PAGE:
30 Year in Face 800 Year in Heart: In Memoriam Walasse Ting.

by Admin on Monday, December 20, 2010

in 20th-Century,Art,China,Poetry

Brussels. Galerie Smith. My Shit and My Love: Ting. 1961. Signed by Ting on inside front cover; limited to 1099 copies. $250 [46359]

My Shit and My Love: Ting.

Walasse Ting died at the age of 80 on May 17, 2010. He is remembered as a mischievous bon vivant, prodigious womanizer and prolific artist who recognized few boundaries between his practice in the studio and life at large. In light of his recent passing, one couldn’t ask for a more forceful testimony to his irrepressible spirit than the beautiful and incendiary 1961 book, My Shit and My Love.

At the time of its publication, Ting was a young ex-pat who had fled the Communist purges of 1950s China to make a home for himself in the literary and artistic circles of New York and Paris. Redolent with echoes of the American Beat movement and French existentialism, the slender-but-oversize volume’s 10 verses cartoonishly exaggerate his appetites for food, drink, sex, creation and destruction.

The paintings which accompany them bridge between the gestural abstraction of CoBrA painters like Alechinsky, with whom Ting was closely associated, and the more controlled brush work of traditional Chinese calligraphy.

The book’s high quality print production (credited to Maurice Beaudet and Georges Girard) with its various texture and effects, including two six-color lithographs, produces a satisfying counterpoint to the manic intensity of its words and images.

In the title poem, Ting portrays himself as superficially youthful though emotionally ancient, “30 year in face 800 year in heart,” tempering his lustful embrace of the avant-garde with a nostalgia for the solidity of centuries-old traditions.

My Shit and My Love

My Shit and My Love is a portrait of an artist at the crossroads of his most elemental extremes.  One can’t help but feel a little awed by its breathless immediacy.  Sometimes youth isn’t wasted on the young. And clearly, Walasse Ting relished every moment of it.

Apropos of the first large-scale retrospective of Ting’s work and legacy, From Heroic Expression to Resplendent Color, on view at the Taipei Fine Arts Museum through February 13th, 2011, the Taipei Times recently published an excellent profile of the artist. If you can’t make it to see the exhibition in person, F.A. Bernett Books is pleased to offer for sale a limited quantity of signed, first-edition copies of My Shit and My Love in fine condition. Please contact us for more information.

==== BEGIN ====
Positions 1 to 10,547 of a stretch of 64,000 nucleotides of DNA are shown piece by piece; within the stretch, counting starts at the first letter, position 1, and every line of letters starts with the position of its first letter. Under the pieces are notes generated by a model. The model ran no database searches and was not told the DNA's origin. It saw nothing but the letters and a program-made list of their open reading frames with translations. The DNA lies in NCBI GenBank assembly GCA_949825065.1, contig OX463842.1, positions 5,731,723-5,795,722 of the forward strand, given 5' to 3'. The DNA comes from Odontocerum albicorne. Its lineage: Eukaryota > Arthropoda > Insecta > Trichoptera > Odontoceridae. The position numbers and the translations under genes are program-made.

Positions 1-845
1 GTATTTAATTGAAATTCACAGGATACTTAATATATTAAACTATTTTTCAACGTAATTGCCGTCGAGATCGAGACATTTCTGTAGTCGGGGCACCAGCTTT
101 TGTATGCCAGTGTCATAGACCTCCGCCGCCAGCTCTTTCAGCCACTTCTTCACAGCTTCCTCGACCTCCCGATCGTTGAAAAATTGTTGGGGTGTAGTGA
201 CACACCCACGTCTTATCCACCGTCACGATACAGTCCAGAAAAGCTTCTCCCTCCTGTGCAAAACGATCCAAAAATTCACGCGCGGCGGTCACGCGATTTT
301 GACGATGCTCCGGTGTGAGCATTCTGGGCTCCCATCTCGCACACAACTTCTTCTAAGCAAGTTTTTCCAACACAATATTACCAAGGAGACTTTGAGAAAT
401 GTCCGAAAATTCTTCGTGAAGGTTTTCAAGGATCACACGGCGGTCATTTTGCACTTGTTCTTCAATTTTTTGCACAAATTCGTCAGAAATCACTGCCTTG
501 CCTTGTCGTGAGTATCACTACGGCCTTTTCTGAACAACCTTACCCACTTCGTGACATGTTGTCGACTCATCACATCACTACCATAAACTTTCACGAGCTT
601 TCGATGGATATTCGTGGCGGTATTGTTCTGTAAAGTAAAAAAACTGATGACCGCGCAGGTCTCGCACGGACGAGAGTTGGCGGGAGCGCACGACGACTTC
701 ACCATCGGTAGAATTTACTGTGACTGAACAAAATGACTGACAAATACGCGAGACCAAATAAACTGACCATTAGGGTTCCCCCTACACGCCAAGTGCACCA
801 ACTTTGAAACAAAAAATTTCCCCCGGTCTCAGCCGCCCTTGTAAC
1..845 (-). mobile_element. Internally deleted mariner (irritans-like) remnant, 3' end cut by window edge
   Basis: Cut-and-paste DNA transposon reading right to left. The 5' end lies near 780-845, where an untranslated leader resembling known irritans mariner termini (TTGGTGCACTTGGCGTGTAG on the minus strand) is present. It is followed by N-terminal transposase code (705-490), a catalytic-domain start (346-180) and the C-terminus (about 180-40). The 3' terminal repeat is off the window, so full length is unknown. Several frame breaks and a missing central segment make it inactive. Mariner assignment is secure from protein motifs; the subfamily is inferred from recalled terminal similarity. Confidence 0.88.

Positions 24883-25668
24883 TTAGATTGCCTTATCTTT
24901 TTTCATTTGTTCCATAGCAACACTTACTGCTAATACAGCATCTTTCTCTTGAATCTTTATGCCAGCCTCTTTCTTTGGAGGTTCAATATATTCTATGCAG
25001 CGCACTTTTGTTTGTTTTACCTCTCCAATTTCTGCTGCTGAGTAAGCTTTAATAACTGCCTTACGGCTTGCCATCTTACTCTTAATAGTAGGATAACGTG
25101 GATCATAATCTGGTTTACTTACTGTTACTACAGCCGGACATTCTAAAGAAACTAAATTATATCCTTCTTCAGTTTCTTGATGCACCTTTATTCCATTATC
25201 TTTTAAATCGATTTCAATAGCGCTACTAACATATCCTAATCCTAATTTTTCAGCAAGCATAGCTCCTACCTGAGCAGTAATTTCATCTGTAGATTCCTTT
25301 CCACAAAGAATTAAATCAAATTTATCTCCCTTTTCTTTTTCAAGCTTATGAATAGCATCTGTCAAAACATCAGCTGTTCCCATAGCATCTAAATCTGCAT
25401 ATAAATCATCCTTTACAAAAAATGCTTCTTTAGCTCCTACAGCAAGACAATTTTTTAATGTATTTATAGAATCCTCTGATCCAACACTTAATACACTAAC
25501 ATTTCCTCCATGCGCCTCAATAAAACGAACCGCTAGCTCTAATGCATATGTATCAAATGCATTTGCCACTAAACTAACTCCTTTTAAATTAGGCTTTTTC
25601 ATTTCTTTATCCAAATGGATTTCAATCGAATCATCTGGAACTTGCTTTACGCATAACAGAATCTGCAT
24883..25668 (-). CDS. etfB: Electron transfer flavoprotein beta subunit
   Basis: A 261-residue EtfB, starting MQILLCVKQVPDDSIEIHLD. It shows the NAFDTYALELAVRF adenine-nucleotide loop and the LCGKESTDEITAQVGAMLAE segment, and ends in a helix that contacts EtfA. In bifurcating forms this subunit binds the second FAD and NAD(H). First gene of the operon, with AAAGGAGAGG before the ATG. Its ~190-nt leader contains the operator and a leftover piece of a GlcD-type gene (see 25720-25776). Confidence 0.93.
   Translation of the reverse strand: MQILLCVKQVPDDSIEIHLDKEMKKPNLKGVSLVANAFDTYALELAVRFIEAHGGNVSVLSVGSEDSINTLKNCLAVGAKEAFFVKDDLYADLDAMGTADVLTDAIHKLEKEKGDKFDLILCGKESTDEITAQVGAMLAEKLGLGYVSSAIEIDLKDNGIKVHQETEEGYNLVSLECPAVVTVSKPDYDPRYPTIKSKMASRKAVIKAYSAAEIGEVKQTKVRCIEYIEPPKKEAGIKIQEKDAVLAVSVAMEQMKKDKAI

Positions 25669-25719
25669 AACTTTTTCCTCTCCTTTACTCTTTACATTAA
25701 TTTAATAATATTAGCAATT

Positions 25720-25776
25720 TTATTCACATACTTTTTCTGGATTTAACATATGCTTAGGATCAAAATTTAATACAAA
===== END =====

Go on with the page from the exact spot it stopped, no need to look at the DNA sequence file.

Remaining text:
FAB Item I.D. # 46359

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Tuesday, December 21, 2010 at 12:07 PM

{ 8 comments… read them below or add one }

1 Arthur Thursday, January 26, 2012 at 4:25 PM

Dear Jack, we do still have several copies of the book of poems referenced in this post. please contact me directly via arthur (at) faberentt.com. Thanks for looking.

2 jack barouh Saturday, January 14, 2012 at 2:07 PM

Is his art available?

3 Emma Friday, December 30, 2011 at 3:48 AM

Thank you. Rest in peace, Walasse Ting.

4 Emma Friday, December 30, 2011 at 3:47 AM

Truly a wonderful author and painter. Will be sadly missed by myself. I have read his wonderful poems from
1 cent life in the National Gallery of Australia as an undergraduate student and he blew my mind.

5 Arthur Monday, January 3, 2011 at 2:23 PM

Thank you, Neil, and Happy new year. I completely agree with your assessment of his career, and find the CoBrA era-work engrossing while I can take or leave the later stuff. Very funny about his signature, too — my guess is that he signed all 1099 copies of My Shit & My Love.

6 Neil Wednesday, December 29, 2010 at 6:20 PM

Arthur – Lovely to see such a stylish tribute to Walasse Ting, who was a very interesting and vigorous artist and writer. You’re right, 2 Cent Life (in which his poetry is visually interpreted by the full range of American and European Pop Artists) is his great achievement. But his own artistic development is also remarkable. After producing what I think is his best work in the CoBrA/Abstract Expressionist style, he completed changed, producing beautiful (but to me a bit bland) images of horses/birds/flowers/nudes with a Chinese brushwork aesthetic. And he was also an indefatigable signer of books. It’s not quite true of Walasse Ting (as it is, say, of the early-C20th poet Victor B. Neuburg) that it is easier to buy a signed than an unsigned copy, but he certainly kept his writing hand busy.

7 Arthur Wednesday, December 29, 2010 at 9:53 AM

Brian – I’m glad you enjoyed the post. If you like My Shit & My Love, Check out 2 Cent Life, the folio of prints and poems he collaborated on with Warhol and others just a few years later. Thanks for reading.

8 Brian Pinsker Thursday, December 23, 2010 at 6:32 PM

“I hate carry package/ I love walk dark street half eat half walk”

This no-bullshit style of Ting’s is so striking and sudden; very fun stuff. It rings particularly true sitting through this dreary, wet-gloomy holiday season in Seattle. Thanks Arthur for bringing this guy to my attention. I love his crazy-kid-style graphics too. What a find!

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